The Registered Nurses and Physical Therapists Association voted overwhelmingly yesterday to accept a tentative contract with Group Health Association, ending after 30 days the union's strike against the area's largest health maintenance organization.

Bettie Payne, communications director for GHA, said the 85 nurses should return to work at GHA's five facilities tomorrow morning. "We are pleased that it is over and we can provide an excellent quality of health care to our 112,000 members," she said.

Negotiators for GHA and the nurses reached a settlement early yesterday morning that promises nurses higher wages and more help--the two issues that had led to the strike. The GHA board of trustees still must vote on the contract. Payne said yesterday that she thinks the directors will ratify the actions of its negotiators.

Payne said the contract provides for a minimum wage hike of 16.2 percent in the first year of the three-year contract. New discussions on wages will take place in the following two years, she said.

Thomas J. Gagliardo, who was the nurse's chief negotiator, said that the agreement provides for arbitration that could result in a wage increase even higher than the 16.2 percent agreed upon by negotiations.

The nurses are guaranteed the 16.2 percent increase retroactive from Jan. 1 of this year. But the nurses also are free, beginning tomorrow, to seek even higher wages before a three-member arbitration panel made up of representatives from the nurses and GHA, plus a neutral third party.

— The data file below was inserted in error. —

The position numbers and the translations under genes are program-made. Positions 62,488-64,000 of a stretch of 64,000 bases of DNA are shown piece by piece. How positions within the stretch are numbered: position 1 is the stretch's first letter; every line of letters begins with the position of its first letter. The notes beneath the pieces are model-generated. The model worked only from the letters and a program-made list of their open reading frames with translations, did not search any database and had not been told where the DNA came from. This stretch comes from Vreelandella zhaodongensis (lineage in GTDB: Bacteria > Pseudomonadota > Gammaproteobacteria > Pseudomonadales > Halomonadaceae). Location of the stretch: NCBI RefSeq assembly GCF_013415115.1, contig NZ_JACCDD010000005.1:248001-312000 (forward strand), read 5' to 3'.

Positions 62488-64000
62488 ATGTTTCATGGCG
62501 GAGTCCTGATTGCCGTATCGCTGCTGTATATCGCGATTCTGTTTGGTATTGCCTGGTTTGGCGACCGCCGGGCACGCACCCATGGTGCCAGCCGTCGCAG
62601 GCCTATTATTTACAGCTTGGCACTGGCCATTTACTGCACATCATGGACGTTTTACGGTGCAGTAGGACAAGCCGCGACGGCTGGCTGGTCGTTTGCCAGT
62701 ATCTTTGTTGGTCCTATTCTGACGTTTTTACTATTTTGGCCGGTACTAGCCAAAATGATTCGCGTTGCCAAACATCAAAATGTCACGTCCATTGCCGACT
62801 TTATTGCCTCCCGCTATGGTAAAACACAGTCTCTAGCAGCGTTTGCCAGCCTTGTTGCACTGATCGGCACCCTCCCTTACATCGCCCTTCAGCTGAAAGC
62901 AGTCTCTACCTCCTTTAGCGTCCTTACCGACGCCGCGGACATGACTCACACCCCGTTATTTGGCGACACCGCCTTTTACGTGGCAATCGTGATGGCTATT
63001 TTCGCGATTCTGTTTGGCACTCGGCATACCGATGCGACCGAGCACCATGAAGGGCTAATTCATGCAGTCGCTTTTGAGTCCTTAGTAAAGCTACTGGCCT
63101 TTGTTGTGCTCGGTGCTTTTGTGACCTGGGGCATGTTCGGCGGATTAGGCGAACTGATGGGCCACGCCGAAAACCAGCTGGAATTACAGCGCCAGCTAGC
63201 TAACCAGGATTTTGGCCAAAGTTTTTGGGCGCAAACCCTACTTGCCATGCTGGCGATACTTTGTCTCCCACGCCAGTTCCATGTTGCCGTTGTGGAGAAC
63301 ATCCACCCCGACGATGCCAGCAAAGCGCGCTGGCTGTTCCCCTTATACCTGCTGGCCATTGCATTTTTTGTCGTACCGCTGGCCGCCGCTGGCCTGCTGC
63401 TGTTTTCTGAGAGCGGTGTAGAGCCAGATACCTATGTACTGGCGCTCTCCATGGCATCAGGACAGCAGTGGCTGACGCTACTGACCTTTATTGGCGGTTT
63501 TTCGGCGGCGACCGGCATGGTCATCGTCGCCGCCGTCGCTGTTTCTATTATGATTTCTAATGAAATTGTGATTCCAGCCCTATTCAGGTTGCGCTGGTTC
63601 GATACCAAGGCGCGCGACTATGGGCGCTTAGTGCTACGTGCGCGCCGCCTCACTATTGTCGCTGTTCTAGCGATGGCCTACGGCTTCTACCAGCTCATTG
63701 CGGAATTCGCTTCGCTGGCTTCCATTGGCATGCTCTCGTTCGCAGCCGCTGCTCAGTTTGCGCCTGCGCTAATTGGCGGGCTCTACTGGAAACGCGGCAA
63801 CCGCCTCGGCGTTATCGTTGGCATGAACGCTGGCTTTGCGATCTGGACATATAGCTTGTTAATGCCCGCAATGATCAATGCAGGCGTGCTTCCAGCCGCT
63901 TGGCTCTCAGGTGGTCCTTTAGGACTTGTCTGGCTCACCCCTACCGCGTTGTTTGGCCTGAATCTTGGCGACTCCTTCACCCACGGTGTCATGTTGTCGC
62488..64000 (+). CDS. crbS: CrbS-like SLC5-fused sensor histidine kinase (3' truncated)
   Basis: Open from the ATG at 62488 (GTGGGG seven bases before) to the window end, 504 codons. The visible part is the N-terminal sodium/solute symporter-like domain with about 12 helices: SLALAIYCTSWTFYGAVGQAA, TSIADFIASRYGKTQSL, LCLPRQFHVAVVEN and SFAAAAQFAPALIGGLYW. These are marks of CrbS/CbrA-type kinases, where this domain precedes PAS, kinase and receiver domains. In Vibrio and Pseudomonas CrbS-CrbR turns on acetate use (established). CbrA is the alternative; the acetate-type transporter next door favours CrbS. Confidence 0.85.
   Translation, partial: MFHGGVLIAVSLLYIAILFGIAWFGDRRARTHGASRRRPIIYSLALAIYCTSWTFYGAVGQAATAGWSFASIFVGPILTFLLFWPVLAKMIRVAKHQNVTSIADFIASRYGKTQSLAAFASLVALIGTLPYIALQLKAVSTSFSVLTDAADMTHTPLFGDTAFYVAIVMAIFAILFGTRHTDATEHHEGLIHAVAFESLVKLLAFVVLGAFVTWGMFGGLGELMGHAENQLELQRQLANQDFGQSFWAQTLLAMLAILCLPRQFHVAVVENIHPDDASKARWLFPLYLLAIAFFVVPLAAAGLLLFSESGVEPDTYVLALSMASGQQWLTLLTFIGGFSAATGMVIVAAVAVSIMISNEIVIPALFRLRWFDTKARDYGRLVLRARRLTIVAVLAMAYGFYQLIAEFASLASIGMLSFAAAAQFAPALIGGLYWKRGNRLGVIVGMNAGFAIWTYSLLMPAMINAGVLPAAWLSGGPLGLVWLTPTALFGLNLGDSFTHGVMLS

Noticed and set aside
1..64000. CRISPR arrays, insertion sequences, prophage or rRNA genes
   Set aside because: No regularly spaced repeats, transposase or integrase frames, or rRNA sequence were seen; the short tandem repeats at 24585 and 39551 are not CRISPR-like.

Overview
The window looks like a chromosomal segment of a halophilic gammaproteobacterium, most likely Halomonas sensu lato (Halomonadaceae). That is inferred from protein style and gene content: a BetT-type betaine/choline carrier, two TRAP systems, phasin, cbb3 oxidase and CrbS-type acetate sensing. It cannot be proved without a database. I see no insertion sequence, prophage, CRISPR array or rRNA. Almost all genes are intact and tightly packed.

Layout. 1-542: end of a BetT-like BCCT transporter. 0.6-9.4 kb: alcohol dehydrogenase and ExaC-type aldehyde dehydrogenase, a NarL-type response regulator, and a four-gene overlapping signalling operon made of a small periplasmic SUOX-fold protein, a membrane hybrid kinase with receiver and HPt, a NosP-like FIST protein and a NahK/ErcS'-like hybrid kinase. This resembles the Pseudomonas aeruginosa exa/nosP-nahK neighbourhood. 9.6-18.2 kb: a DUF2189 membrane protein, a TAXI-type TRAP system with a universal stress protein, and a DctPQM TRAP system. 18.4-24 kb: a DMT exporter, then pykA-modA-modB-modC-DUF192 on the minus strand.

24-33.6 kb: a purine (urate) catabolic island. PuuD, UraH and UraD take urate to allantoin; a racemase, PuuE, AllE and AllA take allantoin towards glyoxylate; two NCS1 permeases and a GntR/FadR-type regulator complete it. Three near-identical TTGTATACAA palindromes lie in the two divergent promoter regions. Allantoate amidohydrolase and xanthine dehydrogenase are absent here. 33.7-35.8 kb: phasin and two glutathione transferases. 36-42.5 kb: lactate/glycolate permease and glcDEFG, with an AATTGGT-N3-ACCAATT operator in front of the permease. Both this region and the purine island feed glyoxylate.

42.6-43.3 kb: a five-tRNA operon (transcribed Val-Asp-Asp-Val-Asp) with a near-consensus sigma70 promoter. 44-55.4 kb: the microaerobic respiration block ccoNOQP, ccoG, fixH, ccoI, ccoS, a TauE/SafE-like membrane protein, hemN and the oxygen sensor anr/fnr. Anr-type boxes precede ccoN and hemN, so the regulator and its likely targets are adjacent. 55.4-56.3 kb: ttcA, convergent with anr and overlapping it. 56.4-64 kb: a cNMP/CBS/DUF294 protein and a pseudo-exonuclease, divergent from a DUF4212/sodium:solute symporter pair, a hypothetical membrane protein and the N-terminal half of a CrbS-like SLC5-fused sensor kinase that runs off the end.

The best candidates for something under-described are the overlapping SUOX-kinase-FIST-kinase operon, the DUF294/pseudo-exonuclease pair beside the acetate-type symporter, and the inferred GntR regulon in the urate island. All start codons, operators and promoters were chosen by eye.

For the second and third years of the contract, GHA and its nurses have 15 days to negotiate new wages. If they fail to reach agreement in that time, the matter automatically goes to binding arbitration before the same panel.

The average wage for GHA nurses is $16,977 and would go to $19,727 under the minimum raise proposal agreed upon yesterday. The starting salary for nurses is $14,627, which would go up to about $17,000.

Gagliardo said GHA also agreed to increase its nursing staff, which striking nurses complained was too small.

Payne said five full-time nurses and a part-time nurse will be hired this year, and if GHA doesn't lose a significant number of its members by Jan. 1 of next year, an additional two nurses will be hired.

A joint labor-management committee was given the authority to review and hire GHA staff, although the GHA board of trustees could override the committee's decisions with a majority vote, according to Gagliardo.

Througout the strike, nurses claimed that staffing shortages did not allow them time to counsel patients, a part of GHA's emphasis on preventive care. Payne said the new contract recognizes that need. The contract provides that each nurse be given an average of an hour a day to meet with patients.

Other benefits include an increase from $10,000 to $20,000 this year and $30,000 later in a special fund used to pay educational and travel expenses for nurses who work at the association.

Payne said she felt both sides were tiring of the strike, which was settled just before the "open season" period that begins Monday, during which employes throughout Washington are permitted to shop around for health insurance plans.

Some labor leaders had been urging members of their unions to leave the GHA program if the strike was not settled by the beginning of open season. Payne said yesterday that she did not believe those threats affected the negotiations.